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Abstract

The expansion of the Sông Cái (Red River) delta combined with the first Chinese diaspora and settlement in the region led to the Chen/Trần clan emerging and rising to power in the polity of Ðại Việt 大越. Emerging among the Ngô ( Sino-Vietnamese) community in the lower delta, the Trần emphasized the agricultural development of this area as they built their power. I approach Trần rule in three phases: 1220s–1260s, 1260s–1330s, and 1330s–1420. In the first phase, under the tight clan control of Trần Thủ Ðộ, the Trần developed Ðại Việt in their own form within the existing Viet pattern, politically, administratively, and economically. After Thủ Ðộ’s death, the clan reformed, as a new generation of princes first fought off the Mongols, then retired to their country estates, leading to a decentralization of power. To counter this decentralization, the kings and the court developed their Thiền Buddhism of the Trúc Lâm school. But in the end this was not successful, and in the third phase the court turned to a brand of Chinese Classical thought (that of Han Yu) in the face of many calamities, natural and social. Eventually three political and ideological crises emerged, the Champa invasions (1370–1390), the seizure of power by Lê/Hồ Quý Ly (1380–1407), and the Ming conquest and occupation (1407–1427) turning Ðại Việt into its province of Jiaozhi. Each crisis led to deeper Sinic ideological penetration.

In: Crossroads

Abstract

This study examines 15th-century Melaka’s significant role as the primary intermediary eastern maritime port-of-trade between the Indian Ocean and China. It addresses the strategic South China Sea Jiaozhu Vietnam coastline passage to the Ming court’s newly designated southern China Guangzhou port. It replaced Quangzhou to the north as the preeminent port of China’s eastern Asia maritime trade. In 1371 the Ming China court restricted its foreign maritime trade beyond China. In response Chinese and multi-ethnic maritime diasporas based in Southeast Asia ports traveled the South China Sea to the Eastern and Western Indian Oceans and in doing so sustained a post-1400 substantive intermediary transit trade network that connected southern China, Southeast Asia, South Asia, the Middle East, and east-coast of Africa.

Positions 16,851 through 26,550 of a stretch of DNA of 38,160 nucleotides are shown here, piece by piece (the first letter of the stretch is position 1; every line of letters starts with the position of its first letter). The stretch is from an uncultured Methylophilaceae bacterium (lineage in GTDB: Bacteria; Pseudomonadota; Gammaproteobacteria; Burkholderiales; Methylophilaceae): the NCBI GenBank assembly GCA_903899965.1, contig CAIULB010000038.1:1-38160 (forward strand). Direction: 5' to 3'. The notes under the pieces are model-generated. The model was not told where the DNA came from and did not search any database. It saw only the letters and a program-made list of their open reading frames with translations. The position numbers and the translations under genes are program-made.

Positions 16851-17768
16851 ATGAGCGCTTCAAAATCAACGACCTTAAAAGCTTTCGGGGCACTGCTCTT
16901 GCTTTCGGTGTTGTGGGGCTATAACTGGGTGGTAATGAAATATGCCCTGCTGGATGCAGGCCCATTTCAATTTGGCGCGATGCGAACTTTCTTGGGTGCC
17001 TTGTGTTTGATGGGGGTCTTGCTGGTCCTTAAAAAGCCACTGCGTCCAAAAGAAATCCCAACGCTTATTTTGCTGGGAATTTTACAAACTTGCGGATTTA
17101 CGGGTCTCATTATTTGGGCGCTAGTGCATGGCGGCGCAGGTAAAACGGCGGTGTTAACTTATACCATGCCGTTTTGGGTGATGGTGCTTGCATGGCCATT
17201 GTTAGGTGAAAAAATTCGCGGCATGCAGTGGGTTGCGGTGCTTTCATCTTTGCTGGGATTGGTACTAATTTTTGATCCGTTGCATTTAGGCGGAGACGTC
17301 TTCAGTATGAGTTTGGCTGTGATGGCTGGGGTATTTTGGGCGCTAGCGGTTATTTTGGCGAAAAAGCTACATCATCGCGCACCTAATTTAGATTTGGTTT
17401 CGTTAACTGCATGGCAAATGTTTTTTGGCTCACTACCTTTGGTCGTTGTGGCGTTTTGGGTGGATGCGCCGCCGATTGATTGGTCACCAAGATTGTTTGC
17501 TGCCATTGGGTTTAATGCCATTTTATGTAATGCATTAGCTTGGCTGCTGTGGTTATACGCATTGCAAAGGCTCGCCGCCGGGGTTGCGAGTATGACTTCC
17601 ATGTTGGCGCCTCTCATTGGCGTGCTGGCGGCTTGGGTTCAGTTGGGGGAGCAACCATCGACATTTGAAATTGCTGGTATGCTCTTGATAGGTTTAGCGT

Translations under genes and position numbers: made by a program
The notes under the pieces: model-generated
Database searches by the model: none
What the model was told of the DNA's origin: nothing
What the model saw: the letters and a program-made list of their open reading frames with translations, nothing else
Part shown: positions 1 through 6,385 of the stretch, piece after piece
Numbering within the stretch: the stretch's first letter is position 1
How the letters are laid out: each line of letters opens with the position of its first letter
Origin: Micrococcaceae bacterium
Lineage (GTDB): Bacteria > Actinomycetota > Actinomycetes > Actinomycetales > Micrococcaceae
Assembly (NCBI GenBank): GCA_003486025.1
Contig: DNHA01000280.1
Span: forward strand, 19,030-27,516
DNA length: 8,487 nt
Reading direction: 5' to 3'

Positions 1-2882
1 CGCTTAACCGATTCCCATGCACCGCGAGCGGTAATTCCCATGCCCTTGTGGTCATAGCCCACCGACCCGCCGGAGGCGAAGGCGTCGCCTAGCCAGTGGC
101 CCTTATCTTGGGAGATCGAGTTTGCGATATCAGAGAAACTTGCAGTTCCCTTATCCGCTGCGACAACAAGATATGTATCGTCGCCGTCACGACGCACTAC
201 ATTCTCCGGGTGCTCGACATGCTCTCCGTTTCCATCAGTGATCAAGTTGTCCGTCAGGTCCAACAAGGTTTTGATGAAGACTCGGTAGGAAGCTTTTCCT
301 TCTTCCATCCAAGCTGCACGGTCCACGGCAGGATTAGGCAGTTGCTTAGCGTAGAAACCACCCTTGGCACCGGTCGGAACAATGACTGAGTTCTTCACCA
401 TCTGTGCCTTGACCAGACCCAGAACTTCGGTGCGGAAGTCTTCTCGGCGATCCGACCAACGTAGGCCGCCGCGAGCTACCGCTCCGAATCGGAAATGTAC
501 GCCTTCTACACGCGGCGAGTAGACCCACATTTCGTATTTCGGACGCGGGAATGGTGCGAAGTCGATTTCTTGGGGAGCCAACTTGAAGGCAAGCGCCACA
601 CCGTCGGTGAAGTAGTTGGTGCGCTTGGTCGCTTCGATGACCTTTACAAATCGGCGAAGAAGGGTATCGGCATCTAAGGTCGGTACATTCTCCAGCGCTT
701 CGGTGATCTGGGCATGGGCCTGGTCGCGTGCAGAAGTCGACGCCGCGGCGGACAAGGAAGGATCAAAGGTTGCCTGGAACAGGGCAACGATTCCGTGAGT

In: Journal of the Economic and Social History of the Orient
In: China's Encounters on the South and Southwest
China's Encounters on the South and Southwest. Reforging the Fiery Frontier Over Two Millennia discusses the mountainous territory between lowland China and Southeast Asia, what we term the Dong world, and varied encounters by China with this world's many elements. The essays describe such encounters over the past two millennia and note various asymmetric relations that have resulted therefrom. Local populations, indigenous chiefs, state officials, and rulers have all acted to shape this frontier, especially after the Mongol incursions of the thirteenth century drastically shifted it. This process has moved from the alliances of the Dong world to the indirect rule of the Tusi (native official) age to the Qing and recent Gaitu Guiliu efforts at direct rule by the state, placing regular officials in charge there. The essays detail the complexities of this frontier through time, space, and personality, particularly in those instances, as today on land and sea, when China elects to pursue an aggressive policy in this direction.
Contributors include: Brantly Womack, Kenneth MacLean, Amy Holmes-Tagchungdarpa, Bradley Davis, Jaymin Kim, Alexander Ong, Joseph Dennis, Sun Laichen, John K. Whitmore, Kathlene Baldanza, Kenneth M. Swope, Michael Brose, James A. Anderson, Liam Kelley, and Catherine Churchman.
In: China's Encounters on the South and Southwest
In: China's Encounters on the South and Southwest
In: China's Encounters on the South and Southwest
In: China's Encounters on the South and Southwest